‘I’m Just Very Lucky to Be Alive’: Strive’s Senior Technology Product Manager Shares Her Kidney Transplant Story

Author : Strive Health

Aja Best, Strive Health’s Senior Technology Product Manager, was diagnosed with stage 3 chronic kidney disease (CKD) in 2016, after giving birth to her daughter. Over the next two years, she progressed to stage 5 CKD, then crashed into dialysis in November of 2018. After getting on the transplant list and several years of waiting, she finally received her new kidney in 2020.

In her role at Strive, she utilizes data from patient-facing systems to recommend strategic technological solutions that ultimately make it easier for Strive’s clinicians to serve patients and help them live their best lives.

We recently sat down with Aja to learn more about her kidney transplant story.

Q: Why do you Strive?

A: As a kidney transplant recipient and former dialysis patient, I understand how costly the current gaps in kidney care can be (financial and otherwise). Those gaps can be filled through value-based care to improve the quality of life for CKD and end-stage kidney disease (ESKD) patients.

Q: How has your life been impacted since your surgery in 2020?

A: I think the biggest change has been not fearing death daily and being able to do normal everyday activities with my daughter. I was attached to a machine every night in order to survive, so the freedom that came after surgery was life changing. Now I can travel freely; I don’t have to stress about bringing my machine, supplies, medications and requests for special accommodation everywhere. I’m just lucky to be alive, so I’m still transitioning into normal life. Because I was in survival mode for so long, I hadn’t mourned the traumatic experience until after my surgery. It felt like my life was on hold for three years, awaiting death while I did my best to care for my daughter.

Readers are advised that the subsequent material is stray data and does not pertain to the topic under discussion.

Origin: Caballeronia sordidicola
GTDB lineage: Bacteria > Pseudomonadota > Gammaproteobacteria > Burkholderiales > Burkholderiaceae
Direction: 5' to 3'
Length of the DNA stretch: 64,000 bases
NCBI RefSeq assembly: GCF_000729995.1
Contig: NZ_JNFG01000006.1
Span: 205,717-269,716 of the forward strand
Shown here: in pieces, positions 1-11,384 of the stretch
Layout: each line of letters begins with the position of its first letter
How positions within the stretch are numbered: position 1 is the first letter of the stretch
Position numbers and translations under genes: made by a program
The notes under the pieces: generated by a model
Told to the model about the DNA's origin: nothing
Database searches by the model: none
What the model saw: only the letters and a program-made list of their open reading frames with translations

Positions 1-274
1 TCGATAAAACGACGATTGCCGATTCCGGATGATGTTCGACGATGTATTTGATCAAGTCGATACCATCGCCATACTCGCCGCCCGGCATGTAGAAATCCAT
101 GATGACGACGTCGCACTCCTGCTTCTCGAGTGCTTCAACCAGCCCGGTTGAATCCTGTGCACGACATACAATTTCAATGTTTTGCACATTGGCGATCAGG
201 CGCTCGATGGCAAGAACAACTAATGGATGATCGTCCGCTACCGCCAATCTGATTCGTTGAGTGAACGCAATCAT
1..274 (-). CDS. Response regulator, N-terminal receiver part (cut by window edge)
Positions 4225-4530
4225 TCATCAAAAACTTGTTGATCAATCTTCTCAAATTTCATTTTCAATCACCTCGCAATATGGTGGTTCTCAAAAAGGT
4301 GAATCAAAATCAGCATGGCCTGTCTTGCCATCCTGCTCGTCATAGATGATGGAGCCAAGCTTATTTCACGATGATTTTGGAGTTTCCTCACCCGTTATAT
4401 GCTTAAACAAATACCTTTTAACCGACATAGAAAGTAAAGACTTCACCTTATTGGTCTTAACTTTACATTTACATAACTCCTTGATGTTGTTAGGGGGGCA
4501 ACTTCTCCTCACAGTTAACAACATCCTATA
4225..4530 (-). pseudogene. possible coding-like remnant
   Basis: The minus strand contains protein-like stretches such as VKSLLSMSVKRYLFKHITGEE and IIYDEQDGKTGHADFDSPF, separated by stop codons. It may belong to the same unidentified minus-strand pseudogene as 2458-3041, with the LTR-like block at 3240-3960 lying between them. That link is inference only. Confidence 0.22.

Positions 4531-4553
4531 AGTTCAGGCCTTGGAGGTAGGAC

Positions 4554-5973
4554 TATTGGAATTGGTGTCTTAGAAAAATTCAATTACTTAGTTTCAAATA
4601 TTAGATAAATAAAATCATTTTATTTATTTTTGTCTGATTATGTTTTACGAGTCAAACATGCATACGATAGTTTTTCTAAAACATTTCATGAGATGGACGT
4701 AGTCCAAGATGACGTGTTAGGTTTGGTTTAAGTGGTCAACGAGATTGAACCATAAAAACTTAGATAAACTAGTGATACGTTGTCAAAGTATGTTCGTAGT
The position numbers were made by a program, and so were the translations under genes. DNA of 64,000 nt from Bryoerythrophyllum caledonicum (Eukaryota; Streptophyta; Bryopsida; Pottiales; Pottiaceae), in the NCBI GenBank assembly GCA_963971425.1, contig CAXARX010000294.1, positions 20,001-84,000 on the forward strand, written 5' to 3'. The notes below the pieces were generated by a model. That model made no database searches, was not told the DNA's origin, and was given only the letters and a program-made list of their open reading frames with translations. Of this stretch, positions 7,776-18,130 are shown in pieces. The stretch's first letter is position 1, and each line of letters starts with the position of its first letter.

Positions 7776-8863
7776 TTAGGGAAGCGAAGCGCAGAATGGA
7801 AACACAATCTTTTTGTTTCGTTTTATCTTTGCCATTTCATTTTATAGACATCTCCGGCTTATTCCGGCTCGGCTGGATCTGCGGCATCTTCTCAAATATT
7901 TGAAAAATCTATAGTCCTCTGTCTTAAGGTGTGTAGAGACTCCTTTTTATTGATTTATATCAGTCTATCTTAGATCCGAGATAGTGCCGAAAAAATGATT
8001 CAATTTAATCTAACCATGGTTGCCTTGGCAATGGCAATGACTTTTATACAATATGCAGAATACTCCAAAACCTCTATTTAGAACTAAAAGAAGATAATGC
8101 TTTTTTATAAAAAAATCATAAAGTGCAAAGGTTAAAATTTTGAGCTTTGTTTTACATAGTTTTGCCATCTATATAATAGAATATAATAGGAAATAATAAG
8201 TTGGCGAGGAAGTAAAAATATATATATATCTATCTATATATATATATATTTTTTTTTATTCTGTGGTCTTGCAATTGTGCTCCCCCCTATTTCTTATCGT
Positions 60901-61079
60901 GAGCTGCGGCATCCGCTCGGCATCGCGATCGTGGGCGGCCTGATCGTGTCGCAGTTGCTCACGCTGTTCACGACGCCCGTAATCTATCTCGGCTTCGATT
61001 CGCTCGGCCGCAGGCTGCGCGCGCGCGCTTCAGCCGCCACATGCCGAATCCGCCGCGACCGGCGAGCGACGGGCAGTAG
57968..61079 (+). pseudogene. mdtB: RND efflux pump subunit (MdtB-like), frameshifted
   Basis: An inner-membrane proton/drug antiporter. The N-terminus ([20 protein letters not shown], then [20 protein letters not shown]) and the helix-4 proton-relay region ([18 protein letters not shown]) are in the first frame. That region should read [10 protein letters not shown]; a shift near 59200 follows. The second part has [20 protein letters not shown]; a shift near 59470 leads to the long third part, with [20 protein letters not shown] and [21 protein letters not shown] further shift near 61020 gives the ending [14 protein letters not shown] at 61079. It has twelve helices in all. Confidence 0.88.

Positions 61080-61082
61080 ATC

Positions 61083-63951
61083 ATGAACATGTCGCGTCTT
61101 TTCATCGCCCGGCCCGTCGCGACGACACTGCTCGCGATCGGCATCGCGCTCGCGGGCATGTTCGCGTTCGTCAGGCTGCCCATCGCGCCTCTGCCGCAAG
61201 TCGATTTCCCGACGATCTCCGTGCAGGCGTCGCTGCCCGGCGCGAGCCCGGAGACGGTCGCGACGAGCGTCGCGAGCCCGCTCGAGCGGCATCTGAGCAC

Q: What was your biggest concern going into surgery?

A: My biggest fear was that the kidney wasn’t going to take, that I’d gotten too sick to accept a matched kidney and that I would wake up and they would say, “You’re back to dialysis and back to waiting an unknown amount of time to get a kidney.”

Q: What was the most challenging part of your transplant experience?

A: Because I got my transplant during the height of COVID-19, it was hard to not have my family with me during recovery.

Q: What was your recovery journey like?

A: I recovered amazingly. The outpouring of support was incredible. My face and skin looked instantly different. One of the medications gave me so much energy and, since I was on leave from work, I was able to finish around 10 house projects that I had been wanting to get around to for years.

One of the medications also increases your appetite significantly, so my family was shocked to see me eating more than just fruit or a bite of fish. I couldn’t drive or lift anything during recovery, but these restrictions were no different than they had been when I was on dialysis.

Q: Are you still in touch with your donor?

A: Yes, we’re great friends. We recovered in the hospital together. She is doing great! She’s perfectly healthy and lives life how she always had. We volunteered together at the Transplant Games in 2022 and talk frequently. Although she lives about a 4-hour drive away, we try to see each other a couple times a year.

Q: How does your transplant experience impact your work at Strive?

A: This is not just a job to me. I am able to connect to the patient experience side, so I help align the tech side to directly improve that experience. 

Q: What would you say to others waiting for a transplant today?

A: Ask everyone. Post on forums, ask family members, get a magnet and put it on your car, make custom T-shirts — do really anything you can think of to share your story. While you’re waiting, become your own patient advocate. Learn about your disease and challenge doctors to answer questions that speak to your specific experience as a CKD patient. We all deserve the best care possible, and sometimes that requires a bit of individualization and deviating from the basic standard of care. Document your experience and, if you have the energy, you could volunteer for a kidney care association. I am currently a National Kidney Foundation patient advocate.

Read More About Kidney Donation and Kidney Transplant on StriveHealth.com:

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